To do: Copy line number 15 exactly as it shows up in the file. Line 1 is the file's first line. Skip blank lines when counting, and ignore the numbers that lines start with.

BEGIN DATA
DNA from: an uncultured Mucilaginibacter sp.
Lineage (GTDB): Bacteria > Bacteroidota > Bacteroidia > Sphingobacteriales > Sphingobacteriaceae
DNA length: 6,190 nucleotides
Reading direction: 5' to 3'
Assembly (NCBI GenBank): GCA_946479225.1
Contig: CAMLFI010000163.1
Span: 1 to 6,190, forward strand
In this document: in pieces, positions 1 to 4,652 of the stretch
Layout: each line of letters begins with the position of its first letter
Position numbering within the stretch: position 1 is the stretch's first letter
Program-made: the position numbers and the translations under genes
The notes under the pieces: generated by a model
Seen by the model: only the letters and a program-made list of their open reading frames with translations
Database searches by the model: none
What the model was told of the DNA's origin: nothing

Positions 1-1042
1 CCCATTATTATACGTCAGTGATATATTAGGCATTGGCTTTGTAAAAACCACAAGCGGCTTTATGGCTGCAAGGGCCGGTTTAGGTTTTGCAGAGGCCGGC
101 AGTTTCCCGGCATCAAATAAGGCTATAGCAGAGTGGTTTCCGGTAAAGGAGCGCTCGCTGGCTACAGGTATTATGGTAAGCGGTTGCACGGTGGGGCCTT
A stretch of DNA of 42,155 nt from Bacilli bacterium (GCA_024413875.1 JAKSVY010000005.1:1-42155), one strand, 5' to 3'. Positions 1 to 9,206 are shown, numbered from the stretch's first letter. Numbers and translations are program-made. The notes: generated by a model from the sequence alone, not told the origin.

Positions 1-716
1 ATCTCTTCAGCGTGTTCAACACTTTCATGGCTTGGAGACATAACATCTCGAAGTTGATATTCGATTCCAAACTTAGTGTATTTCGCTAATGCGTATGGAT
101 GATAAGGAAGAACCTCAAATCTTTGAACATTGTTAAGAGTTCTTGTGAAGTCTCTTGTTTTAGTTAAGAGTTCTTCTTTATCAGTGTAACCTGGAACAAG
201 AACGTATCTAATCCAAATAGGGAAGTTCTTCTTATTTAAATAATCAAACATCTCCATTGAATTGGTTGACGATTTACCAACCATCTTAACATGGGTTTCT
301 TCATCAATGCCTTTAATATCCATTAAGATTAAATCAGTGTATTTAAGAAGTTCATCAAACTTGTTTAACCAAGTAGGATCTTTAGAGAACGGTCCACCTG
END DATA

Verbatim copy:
What the model was told of the DNA's origin: nothing